So, when I was reading this must-read Outlook India article, aptly titled 'A Historic Blunder, I couldn't agree more with the article's Author, Paromita Shastri. I know reservation is a very sensitive topic to discuss in India but we need to have an open discussion about it. I know re-evaluating reservation policies has led to great consequences (Remember, Mandal Commission?).
I know the existing reservation system has lot of flaws. The most glaring one is that how it doesn't account the economies of those 'disenfranchised' people. No matter how rich you are, if you belong to the backward castes (I hate that label), you can get into colleges, government jobs. Inspite of all that, for argument's sake, let's just assume that the system's been working. The system has been in place for nearly fifty years. Don't you think 50 years is enough of a time for those belonging to the disenfranchised castes to use the oppurtunities that were available to them and to uplift themselves? As the statistics show, the answer is No. The system is clearly not working.
So, now comes the 104th Constitution Amendment Bill, which was recently approved by the Lok Sabha and Rajya Sabha which requires all unaided (read: private schools) government educational institutions to reserve half of the vacancies to backward classes. Now if I remember correctly, there was a Supreme Court judgement in August 2005 that categorically said that in an unaided (which runs without government funding) educational institution -- whether run by non-minorities or minorities -- the government cannot implement its policy of reservation. So, gee, what does our government do? Ofcourse, Amend the constitution. Paromita writes,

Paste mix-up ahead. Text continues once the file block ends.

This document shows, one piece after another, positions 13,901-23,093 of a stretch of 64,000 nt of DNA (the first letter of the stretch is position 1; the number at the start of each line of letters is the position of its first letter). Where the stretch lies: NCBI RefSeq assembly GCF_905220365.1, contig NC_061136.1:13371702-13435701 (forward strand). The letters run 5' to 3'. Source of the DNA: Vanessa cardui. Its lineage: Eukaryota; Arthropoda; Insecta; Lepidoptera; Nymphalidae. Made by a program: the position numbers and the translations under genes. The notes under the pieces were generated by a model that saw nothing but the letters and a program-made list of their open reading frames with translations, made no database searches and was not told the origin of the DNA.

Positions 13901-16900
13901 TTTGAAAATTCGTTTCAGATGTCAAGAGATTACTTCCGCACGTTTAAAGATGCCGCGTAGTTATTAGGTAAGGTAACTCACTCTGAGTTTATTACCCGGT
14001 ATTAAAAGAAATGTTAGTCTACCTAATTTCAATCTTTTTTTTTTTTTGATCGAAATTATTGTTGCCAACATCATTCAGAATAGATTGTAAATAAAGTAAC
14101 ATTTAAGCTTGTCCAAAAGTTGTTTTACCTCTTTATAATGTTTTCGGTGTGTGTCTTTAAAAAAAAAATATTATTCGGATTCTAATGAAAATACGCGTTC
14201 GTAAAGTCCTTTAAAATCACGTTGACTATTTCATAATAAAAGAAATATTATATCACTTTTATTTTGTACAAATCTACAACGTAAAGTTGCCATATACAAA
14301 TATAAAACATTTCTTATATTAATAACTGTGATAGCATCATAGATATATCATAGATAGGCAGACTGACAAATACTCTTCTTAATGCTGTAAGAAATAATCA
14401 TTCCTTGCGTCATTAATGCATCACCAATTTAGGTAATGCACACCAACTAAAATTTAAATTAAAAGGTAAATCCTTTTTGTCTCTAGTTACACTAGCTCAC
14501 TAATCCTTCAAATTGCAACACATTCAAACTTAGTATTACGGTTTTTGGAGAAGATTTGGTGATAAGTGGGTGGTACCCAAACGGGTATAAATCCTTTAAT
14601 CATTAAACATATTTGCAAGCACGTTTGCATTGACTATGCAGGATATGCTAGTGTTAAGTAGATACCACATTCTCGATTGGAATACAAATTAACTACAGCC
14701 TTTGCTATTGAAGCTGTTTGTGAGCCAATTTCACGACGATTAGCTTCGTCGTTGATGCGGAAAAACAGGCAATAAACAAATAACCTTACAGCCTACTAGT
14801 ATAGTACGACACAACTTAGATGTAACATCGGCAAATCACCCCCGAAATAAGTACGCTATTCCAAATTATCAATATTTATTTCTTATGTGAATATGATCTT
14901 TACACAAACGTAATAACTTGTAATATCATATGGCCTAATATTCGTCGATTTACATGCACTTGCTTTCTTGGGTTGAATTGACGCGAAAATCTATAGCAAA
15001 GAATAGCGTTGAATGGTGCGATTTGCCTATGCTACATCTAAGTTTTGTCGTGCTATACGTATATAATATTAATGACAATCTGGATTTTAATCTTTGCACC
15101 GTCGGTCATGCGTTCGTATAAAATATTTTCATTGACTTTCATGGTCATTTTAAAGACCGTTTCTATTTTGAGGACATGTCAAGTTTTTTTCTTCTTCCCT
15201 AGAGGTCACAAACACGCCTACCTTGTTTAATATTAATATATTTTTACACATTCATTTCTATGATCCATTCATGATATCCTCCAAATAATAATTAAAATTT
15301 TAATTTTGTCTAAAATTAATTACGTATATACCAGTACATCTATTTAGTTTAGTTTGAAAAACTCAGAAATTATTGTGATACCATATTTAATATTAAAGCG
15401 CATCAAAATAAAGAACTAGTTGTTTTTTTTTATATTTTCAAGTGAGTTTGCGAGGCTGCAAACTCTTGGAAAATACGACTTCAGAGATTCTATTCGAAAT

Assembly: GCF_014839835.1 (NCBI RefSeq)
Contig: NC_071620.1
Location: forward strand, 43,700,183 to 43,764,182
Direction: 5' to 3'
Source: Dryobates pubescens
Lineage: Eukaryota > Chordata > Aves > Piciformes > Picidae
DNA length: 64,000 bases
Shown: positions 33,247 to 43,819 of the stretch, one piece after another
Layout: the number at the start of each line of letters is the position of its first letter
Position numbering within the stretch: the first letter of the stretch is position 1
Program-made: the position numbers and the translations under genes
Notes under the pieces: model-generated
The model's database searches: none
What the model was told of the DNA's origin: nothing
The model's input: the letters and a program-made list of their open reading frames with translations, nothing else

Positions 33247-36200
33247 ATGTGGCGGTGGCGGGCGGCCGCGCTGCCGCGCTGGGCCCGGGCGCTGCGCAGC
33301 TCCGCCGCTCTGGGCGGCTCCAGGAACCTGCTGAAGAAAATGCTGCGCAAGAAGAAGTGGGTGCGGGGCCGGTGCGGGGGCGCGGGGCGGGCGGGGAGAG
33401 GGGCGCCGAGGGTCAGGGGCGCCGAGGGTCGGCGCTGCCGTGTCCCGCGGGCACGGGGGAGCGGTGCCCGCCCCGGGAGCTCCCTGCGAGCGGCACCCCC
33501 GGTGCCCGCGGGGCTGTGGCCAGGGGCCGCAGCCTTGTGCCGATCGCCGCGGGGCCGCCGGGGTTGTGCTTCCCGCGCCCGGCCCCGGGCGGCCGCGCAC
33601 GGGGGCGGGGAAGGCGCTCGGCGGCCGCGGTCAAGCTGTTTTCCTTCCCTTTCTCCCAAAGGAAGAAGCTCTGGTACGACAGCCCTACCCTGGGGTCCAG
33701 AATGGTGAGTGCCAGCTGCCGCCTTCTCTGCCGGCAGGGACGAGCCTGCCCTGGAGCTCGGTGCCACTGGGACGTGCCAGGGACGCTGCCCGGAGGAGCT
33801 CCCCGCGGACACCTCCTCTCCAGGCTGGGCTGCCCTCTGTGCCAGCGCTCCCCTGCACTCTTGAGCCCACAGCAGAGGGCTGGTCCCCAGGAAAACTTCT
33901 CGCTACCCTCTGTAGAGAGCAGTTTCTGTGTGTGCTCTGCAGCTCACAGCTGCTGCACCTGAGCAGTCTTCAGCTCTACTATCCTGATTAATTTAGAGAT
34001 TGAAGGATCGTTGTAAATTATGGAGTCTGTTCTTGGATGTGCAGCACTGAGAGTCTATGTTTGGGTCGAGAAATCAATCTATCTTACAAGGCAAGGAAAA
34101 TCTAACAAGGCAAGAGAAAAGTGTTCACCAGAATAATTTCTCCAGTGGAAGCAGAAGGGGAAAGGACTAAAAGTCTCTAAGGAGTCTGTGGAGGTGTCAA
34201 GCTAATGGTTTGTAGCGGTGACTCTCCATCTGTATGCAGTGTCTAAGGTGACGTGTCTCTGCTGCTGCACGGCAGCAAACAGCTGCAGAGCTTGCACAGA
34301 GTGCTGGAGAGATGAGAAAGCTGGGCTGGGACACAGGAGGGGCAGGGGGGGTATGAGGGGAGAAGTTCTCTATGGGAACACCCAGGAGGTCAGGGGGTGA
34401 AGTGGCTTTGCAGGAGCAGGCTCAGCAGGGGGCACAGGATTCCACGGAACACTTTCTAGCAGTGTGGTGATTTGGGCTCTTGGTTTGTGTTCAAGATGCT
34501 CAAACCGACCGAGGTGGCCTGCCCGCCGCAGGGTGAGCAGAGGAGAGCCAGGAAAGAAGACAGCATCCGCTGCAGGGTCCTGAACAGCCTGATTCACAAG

Despite concrete statistical evidence that quotas have not and do not work, we are back to affirmative actions on paper to satisfy all petty politicians and our conscience at the same time and pat ourselves on the back for a political masterstroke. Pity, it won’t translate into one. A true understanding of the concept of universal liberty is important to evolve into a knowledge society. Without that, we keep nurturing a bureaucracy instead of a meritocracy. The rich will migrate, as they have been doing. The middle class will now try to ape them, with vengeance. As for the poor, they will continue to suffer, just as they did before this historic blunder.
Couldn't have said it better, myself.
I wonder how would our society have been if we didn't have a caste-based reservation system...